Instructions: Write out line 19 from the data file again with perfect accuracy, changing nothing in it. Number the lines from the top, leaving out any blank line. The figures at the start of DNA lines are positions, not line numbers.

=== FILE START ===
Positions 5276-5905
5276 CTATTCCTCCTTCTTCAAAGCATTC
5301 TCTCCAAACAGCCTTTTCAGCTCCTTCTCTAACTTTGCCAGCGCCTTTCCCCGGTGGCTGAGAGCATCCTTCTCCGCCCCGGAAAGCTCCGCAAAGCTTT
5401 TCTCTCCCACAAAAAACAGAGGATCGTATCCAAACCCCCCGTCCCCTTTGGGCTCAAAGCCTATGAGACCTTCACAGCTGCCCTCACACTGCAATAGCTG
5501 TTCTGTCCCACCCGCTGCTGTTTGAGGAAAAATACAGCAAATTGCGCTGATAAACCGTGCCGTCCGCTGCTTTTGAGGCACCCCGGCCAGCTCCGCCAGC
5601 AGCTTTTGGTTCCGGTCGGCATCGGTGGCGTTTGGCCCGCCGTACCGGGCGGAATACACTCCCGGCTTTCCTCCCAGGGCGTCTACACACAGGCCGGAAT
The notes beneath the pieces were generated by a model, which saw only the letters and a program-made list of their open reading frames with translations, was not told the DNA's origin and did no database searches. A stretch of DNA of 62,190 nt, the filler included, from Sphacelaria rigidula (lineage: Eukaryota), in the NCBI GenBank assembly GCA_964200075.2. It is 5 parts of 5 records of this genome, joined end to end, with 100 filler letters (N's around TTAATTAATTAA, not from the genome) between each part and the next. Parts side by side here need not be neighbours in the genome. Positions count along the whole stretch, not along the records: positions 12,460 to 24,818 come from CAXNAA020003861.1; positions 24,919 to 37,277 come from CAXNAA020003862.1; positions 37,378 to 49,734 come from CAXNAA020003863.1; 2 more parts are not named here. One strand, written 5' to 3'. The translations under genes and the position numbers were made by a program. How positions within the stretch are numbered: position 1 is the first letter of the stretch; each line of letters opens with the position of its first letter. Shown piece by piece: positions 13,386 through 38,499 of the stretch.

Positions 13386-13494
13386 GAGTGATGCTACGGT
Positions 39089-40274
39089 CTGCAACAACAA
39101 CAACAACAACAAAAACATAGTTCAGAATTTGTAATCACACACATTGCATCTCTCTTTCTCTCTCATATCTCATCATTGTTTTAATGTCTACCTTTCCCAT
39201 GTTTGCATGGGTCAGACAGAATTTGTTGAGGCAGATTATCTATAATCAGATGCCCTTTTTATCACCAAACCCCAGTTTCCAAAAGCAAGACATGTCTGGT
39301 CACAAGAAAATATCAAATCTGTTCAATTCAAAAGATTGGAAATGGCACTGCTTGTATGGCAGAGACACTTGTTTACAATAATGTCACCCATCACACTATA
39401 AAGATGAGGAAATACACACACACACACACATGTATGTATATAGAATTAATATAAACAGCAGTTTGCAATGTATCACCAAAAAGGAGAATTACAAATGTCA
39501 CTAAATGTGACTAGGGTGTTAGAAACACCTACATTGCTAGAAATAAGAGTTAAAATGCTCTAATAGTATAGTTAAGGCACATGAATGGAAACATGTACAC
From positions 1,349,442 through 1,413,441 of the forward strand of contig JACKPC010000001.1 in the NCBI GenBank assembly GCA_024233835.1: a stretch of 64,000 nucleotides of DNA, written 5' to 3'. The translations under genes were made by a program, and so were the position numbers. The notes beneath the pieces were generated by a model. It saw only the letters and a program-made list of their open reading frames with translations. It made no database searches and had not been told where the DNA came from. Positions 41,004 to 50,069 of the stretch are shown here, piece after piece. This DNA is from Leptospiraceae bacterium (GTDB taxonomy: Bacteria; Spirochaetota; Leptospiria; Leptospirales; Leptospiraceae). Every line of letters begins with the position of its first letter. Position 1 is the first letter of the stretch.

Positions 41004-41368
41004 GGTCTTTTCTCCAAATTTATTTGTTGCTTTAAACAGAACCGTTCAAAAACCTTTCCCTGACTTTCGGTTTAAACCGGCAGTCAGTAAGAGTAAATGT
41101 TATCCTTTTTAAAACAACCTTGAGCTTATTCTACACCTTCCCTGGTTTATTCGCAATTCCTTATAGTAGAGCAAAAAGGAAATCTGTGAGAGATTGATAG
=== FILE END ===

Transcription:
41004 GGTCTTTTCTCCAAATTTATTTGTTGCTTTAAACAGAACCGTTCAAAAACCTTTCCCTGACTTTCGGTTTAAACCGGCAGTCAGTAAGAGTAAATGT